national poetry month poster

You know that feeling when something amazing happens and you think, “I can die now?” Poetry makes me want to die. Sometimes a line brings me to such a level of satisfaction that an aneurysm seems the only ensuing viable option. Poets are geniuses. Their ability to pack the mush of our everyday experience into a line of text is just one hairbreadth short of miraculous.

For example, the opening lines of W.S. Di Piero’s Tombo
“Life, as you say, my friend,
is lived in its transitions.”

Even now I am filled with the desire to kick back and savor the chiseled edges of this thought, close my eyes and keel over. Just be done. Because, who can keep living after such a thing has been said?

Tombo is my favorite poetry collection out by a local publisher this year. The syntax is languid, and one gets the feeling of being taken by the hand on a jazzy tour of the Bay, looking into windows, hearing the late night fog horns, watching the oystercatchers, staring at young lovers in the Mission. Stay with me awhile and see how majestically Di Piero unfolds the poem I quoted above (titled “The Running Dog”):
“A breakfast of poached eggs,
spiked coffee, newsy talk,
crushed sun behind the clouds,
marine layer vapors phasing
blue to green, and the body
quivers through its days
unawares but sensate,
like a dreaming dog
in the still, marbled air
of its own running …”

Henry Oliver Walker, Lyric Poetry 1896; Mural, South Corridor, Great Hall, Library of Congress Thomas Jefferson Building; Photo by Carol Highsmith, 2007
Henry Oliver Walker, Lyric Poetry 1896; Mural, South Corridor, Great Hall, Library of Congress Thomas Jefferson Building; Photo by Carol Highsmith, 2007 (via Wikimedia Commons)

Even if you’re not in the mood for this most excellent book (I mean…), the opportunities to brush up on poetry are everywhere this month. One wishes that all months were like this, with poets gracing all the pages of everything all the time in perpetuity and forever, but alas.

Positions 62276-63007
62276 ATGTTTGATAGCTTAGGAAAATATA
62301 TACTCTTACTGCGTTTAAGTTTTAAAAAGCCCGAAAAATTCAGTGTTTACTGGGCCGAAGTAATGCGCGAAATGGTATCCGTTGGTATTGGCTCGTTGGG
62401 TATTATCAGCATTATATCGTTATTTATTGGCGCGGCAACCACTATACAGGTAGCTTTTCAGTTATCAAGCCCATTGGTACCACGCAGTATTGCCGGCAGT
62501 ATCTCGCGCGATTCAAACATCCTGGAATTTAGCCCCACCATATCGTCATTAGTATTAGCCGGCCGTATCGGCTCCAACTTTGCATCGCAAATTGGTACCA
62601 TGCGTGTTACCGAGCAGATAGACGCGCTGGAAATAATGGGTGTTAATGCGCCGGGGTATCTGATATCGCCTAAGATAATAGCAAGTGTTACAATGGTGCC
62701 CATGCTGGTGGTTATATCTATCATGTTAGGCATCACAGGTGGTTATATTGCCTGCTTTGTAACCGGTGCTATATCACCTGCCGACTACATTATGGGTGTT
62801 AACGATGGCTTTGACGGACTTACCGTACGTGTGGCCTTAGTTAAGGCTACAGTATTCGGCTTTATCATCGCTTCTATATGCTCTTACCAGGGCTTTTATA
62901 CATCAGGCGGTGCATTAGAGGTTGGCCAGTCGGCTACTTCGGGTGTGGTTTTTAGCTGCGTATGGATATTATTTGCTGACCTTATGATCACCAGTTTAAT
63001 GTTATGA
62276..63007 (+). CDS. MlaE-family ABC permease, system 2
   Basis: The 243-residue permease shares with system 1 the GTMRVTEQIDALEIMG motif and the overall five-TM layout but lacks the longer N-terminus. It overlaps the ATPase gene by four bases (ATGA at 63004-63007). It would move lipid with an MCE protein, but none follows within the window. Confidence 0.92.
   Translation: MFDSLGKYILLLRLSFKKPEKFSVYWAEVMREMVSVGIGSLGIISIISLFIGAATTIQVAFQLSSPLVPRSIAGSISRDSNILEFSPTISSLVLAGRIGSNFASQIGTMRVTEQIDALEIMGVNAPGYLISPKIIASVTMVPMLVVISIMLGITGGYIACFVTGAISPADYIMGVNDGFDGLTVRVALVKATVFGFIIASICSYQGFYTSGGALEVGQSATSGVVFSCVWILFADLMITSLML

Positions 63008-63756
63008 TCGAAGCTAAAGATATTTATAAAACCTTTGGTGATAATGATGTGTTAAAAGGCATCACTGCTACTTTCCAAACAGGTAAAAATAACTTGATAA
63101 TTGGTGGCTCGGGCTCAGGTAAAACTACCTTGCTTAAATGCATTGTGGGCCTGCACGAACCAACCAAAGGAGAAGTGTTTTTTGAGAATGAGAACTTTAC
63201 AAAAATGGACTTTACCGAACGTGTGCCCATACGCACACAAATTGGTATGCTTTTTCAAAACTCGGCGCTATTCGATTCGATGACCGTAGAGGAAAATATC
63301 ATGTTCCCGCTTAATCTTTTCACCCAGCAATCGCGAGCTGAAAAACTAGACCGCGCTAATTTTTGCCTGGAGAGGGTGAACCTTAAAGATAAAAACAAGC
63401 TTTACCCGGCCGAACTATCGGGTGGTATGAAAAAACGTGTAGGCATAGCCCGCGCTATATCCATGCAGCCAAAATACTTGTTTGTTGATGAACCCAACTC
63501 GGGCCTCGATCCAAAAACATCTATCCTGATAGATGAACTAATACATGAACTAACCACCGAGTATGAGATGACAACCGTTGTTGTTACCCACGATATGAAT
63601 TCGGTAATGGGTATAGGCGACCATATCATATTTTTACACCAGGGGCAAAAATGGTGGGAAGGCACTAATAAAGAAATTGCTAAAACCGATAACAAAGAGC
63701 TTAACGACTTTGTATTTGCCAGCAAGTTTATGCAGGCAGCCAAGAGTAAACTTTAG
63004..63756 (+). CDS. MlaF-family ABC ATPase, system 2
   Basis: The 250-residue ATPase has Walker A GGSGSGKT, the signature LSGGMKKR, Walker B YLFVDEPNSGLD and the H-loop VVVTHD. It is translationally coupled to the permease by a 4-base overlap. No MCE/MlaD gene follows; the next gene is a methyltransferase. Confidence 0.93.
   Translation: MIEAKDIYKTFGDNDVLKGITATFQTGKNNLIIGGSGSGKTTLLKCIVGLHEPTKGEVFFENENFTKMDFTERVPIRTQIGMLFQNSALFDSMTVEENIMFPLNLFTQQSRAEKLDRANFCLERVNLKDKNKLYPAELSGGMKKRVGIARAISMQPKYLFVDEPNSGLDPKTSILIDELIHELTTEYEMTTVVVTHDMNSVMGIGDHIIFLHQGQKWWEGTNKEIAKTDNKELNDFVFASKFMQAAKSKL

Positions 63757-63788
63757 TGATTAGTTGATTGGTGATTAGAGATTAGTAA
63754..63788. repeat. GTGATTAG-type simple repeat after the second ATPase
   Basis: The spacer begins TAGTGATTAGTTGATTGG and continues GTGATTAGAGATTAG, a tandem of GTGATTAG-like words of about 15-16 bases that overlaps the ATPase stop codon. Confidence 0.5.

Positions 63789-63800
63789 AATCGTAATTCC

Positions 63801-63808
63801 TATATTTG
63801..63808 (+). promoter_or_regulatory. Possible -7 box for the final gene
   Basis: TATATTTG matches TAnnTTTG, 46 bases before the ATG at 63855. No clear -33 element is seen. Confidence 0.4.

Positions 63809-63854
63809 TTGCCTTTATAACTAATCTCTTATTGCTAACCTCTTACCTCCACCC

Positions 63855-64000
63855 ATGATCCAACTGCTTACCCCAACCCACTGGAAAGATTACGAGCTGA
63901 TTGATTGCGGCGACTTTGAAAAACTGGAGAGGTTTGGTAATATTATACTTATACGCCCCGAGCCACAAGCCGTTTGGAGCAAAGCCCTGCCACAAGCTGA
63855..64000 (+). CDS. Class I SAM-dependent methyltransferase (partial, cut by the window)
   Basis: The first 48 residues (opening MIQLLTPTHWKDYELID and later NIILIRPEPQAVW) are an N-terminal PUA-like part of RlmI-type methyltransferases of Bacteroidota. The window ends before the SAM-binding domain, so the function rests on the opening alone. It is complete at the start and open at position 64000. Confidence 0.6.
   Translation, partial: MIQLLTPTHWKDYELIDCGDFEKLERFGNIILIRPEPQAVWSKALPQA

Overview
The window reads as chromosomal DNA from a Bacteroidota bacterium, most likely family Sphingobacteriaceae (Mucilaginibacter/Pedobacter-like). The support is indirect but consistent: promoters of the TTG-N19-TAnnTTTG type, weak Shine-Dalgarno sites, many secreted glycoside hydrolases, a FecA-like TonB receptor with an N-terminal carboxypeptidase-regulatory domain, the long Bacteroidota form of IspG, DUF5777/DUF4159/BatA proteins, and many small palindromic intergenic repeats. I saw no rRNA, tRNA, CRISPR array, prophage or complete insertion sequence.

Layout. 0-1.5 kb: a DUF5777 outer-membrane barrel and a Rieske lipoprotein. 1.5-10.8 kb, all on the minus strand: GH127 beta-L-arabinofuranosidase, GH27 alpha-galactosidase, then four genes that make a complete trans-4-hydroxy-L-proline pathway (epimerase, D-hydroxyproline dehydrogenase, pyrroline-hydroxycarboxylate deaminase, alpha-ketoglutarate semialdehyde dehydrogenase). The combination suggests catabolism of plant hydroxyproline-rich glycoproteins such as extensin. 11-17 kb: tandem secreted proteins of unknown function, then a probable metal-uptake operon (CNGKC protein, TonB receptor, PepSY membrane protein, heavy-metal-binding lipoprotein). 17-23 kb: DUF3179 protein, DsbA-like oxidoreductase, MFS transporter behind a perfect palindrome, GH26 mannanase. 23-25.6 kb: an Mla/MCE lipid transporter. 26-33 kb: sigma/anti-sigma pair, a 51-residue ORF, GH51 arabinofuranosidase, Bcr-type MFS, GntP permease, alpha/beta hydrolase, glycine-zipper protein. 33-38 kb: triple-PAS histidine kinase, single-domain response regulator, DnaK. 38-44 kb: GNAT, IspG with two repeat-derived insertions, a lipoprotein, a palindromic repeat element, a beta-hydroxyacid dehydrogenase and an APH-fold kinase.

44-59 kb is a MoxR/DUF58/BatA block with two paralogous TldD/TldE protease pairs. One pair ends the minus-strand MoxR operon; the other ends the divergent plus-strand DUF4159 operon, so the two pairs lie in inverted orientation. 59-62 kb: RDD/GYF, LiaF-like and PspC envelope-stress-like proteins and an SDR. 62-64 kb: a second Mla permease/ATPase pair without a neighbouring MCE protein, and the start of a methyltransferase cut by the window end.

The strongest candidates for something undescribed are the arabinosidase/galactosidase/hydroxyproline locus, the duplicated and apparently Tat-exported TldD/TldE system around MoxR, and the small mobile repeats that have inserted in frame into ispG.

Gertrude Stein

Celebrate the centennial of Gertrude Stein’s Tender Buttons April 23, 2014 at San Francisco’s Main Library. Editor Seth Perlow, poet Juliana Spahr, Stein biographer Renate Stendhal, and the incredible Michelle Tea will read and discuss from this new correction that incorporates Stein’s own handwritten edits. Yay modernist classics! For more information visit sfpl.org.

Thursday, April 24 is Poem in Your Pocket Day. Select your favorite poem, put it in your pocket and share it with the people in your life. You can also share your selection on Twitter #pocketpoem.

If you want something contemporary, An evening of Poetry and Education in Resistance to Eviction and Removal (April 25, 2014) at the International Hotel promises to be not only amazing but constructive. Local poets and activists (including San Francisco’s Poet Laureate Alejandro Murgu&iacutea and rabble-rouser Jack Hirschman) will serenade you with their poetry and then discuss advancing gentrification and strategies for resistance. For more information visit citylights.com.

If all else fails, and the rain keeps you in, make sure you watch Kevin Young in this mini-doc over at the New York Times. His new collection, Book of Hours, is a beautiful and poised meditation on grief and birth.

How to Celebrate National Poetry Month 9 April,2014Ingrid Rojas Contreras

Author

Ingrid Rojas Contreras

Ingrid Rojas Contreras lives in San Francisco with her books. Her debut novel The Fruit of the Drunken Tree is forthcoming from Doubleday (2018). Find more at www.ingridrojascontreras.com.

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